It seems strangely appropriate that the largest series of protests that Russia has seen in years is due to the state attempting to do new things with the Internet.
Just last week, General Gerasimov, Russia’s Chief of General Staff who is widely credited with expanding the role played by cyberwarfare and misinformation in its military doctrine, reiterated his support for these tools. Fair enough – they’ve helped expand Russian influence and belligerence to a degree unseen since the end of the Cold War. On the flip side, they’ve also led to tight sanctions on Russia’s economy, which has led to hardship, dissent, and a dip in Putin’s popularity. Much of the dissent bubbles away online, in the same cyberspace where the state’s troll armies have been able to successfully influence the citizens of other countries – but apparently not their own.
Also last week, Russia announced a “digital iron curtain” – reclaiming their cyber sovereignty, as it were, by building metaphorical walls and gates and patrols and spy networks around Internet connections to the outside world. Information transmitted between Russian computers will now route through Russian servers instead of international ones, shifting and slowing global Internet traffic. Russia seeks to protect its cyberspace from attacks and information operations from other countries while doing exactly that in those countries. (If one were a cynic, one would say that this is the first step in the demise of the global Internet as states expand the degree of control they have over their respective cyberspaces).
But this move, while perhaps necessary at a strategic level, is a misstep tactically. Russia’s online denizens participate in the global economy, are active in hacker networks and portions of the country’s digital economy are critically dependent on the Internet’s ability to anonymously connect users. In addition, the state seizing the ability to shut down the Internet in particular regions, severe all outside traffic to Russia, or generally throw a spanner into the digital economy legal or illegal, could be catastrophic to its citizens’ rights as well as their wallets.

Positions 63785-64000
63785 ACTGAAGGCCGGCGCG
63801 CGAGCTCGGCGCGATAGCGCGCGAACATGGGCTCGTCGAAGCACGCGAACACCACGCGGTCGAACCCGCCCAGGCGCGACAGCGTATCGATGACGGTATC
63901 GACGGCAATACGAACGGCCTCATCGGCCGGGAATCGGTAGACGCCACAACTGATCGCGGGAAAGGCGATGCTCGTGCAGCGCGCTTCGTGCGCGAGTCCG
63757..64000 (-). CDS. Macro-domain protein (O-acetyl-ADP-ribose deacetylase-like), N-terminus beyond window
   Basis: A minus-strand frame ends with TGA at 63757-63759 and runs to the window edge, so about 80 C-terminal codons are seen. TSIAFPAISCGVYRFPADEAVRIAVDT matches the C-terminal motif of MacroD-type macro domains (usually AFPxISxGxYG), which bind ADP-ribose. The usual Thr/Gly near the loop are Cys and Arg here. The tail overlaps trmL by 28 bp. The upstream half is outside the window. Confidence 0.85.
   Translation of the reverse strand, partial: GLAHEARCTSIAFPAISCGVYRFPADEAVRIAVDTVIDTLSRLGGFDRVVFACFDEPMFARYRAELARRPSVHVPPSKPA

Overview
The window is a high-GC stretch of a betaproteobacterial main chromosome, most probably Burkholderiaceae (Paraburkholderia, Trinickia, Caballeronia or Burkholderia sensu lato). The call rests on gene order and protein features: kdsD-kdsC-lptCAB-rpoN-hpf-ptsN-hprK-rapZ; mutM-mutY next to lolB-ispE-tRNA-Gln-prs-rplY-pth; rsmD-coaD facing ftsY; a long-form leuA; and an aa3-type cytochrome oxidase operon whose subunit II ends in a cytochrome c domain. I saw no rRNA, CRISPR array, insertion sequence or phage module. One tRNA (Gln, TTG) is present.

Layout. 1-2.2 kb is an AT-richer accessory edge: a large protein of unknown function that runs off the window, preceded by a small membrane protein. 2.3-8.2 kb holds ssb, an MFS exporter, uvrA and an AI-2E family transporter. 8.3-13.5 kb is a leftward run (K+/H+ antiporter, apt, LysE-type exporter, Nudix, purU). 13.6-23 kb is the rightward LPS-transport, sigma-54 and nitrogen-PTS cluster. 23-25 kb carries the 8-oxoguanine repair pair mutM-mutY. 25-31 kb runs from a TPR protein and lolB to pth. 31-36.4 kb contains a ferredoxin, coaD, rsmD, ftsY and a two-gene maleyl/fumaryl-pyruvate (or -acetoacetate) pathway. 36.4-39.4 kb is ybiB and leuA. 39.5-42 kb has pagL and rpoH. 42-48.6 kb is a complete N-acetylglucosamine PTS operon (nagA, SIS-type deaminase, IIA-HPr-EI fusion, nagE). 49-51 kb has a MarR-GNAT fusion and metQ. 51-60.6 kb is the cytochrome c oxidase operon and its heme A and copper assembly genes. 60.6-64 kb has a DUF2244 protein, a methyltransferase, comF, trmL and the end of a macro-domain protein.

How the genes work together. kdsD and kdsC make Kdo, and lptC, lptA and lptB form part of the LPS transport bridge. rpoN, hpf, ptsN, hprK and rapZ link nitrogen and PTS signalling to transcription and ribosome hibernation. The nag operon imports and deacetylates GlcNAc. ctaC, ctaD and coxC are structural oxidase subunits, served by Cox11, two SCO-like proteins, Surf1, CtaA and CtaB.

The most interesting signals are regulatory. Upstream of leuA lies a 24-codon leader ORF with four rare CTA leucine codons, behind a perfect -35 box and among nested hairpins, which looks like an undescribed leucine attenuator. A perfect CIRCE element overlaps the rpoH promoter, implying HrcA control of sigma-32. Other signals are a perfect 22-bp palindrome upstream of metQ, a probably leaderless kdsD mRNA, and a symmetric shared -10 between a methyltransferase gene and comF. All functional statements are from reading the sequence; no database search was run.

And yet, the government seems unapologetic. Russia’s Parliament has approved laws that would fine or jail people for criticising the government online, as well as fine and block websites that carry content designated as “fake news”. The government will soon be regulating cryptocurrency as well, choosing not to ban it outright. It seems like a sign that all these moves are part of a broader digital economic and security policy – “hybrid” is now moving from warfare to governance. Will it give the Russian state an unprecedented degree of control over its population and additional cards in the geopolitical game? Or will it set deadly off economic and social shockwaves? Time will tell.